That was cool. And especially cool that I found it all, because it was winter and I hadn't been in my garden for weeks.
But something made me walk out to it that evening. And I saw the jay, frantically trying to fly away but never leaving the fence because the netting I used months earlier to protect my cherry tomatoes (from thieves like jays) was wrapped around one of its legs.
I put on my gardening gloves and reached for the bird. After a few tries I got my hand around its wings and felt it go limp immediately, likely collapsing from exhaustion and fear.
I cut off the netting easily with scissors, but still couldn’t free the jay because the talons of its foot were closed around the top of the fence. I had to carefully open those long, sharp talons before lifting the jay away from the fence, relishing being so close to a bird’s foot while still keenly aware that at any moment it could awaken and injure me.
Once the bird was free from the fence, I saw that the netting was digging into its leg, so I laid it down in a pot of dirt to perform surgery, carefully cutting off as much of the black netting as I could.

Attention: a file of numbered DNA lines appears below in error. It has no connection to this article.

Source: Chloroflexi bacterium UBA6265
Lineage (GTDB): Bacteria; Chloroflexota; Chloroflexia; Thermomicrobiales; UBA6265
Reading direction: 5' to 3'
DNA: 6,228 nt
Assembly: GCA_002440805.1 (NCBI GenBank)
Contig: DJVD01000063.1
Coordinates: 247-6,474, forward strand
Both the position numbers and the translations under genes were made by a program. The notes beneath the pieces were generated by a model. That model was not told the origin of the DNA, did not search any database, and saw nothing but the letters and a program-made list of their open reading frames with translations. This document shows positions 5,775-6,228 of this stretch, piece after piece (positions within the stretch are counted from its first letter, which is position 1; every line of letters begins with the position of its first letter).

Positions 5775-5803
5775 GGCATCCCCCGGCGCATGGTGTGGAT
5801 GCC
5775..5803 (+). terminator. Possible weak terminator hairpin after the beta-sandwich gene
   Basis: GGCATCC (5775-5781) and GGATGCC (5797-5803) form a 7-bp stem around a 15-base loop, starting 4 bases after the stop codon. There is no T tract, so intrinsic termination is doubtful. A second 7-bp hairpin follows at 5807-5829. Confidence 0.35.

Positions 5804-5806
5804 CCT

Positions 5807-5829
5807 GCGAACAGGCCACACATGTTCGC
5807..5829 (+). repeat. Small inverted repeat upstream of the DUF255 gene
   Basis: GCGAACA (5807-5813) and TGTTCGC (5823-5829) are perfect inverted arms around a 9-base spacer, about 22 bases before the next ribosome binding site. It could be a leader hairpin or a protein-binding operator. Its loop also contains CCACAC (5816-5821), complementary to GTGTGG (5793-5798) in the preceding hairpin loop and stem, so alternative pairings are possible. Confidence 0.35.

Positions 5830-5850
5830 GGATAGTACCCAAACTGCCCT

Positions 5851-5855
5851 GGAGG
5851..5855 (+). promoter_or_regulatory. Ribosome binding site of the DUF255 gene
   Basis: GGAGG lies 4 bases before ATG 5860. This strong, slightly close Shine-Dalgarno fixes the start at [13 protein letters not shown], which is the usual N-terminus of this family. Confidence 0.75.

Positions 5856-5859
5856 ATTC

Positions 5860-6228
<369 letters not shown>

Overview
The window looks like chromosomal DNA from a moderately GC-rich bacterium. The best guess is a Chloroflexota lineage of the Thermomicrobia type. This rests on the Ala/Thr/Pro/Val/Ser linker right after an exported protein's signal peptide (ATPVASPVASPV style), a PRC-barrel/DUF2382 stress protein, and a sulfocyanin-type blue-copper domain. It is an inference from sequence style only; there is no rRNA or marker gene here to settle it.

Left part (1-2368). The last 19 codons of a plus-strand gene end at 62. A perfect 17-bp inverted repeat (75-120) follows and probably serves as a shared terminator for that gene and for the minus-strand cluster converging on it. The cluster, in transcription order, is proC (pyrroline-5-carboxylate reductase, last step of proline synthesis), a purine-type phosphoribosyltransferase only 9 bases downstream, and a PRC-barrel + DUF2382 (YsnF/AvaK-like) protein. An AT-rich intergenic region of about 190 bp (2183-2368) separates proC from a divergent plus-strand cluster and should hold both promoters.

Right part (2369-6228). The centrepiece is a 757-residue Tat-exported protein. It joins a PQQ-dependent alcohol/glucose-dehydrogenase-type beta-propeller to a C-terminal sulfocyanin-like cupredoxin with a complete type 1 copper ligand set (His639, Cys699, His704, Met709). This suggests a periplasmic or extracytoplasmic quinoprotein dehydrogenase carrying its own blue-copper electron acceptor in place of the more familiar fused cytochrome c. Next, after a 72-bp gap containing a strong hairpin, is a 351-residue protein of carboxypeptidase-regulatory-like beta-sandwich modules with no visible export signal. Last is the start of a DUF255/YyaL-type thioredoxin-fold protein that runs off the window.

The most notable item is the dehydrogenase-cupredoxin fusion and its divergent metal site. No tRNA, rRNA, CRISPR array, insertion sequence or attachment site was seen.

But I couldn’t get it all, some of it was just too tight. I stopped and stood over the still bird for a few moments, trying to decide if should get my seam-ripper and try to remove more netting, though I would be risking injuring the leg even more.
Deciding it was worth a try, I reached to pick the bird up again to carry it with me, but it was done with my help and scrambled up to fly away clumsily, dropping into the bushes as soon as it cleared the fence.
Worried the jay might not have survived its ordeal after all, I checked the bushes the next morning but it was gone. And now every time I see a scrub jay at my feeders I scan their legs for a tiny black bracelet.
But I haven’t seen one yet. And yes, I cut the rest of the netting off the fence and never used it again.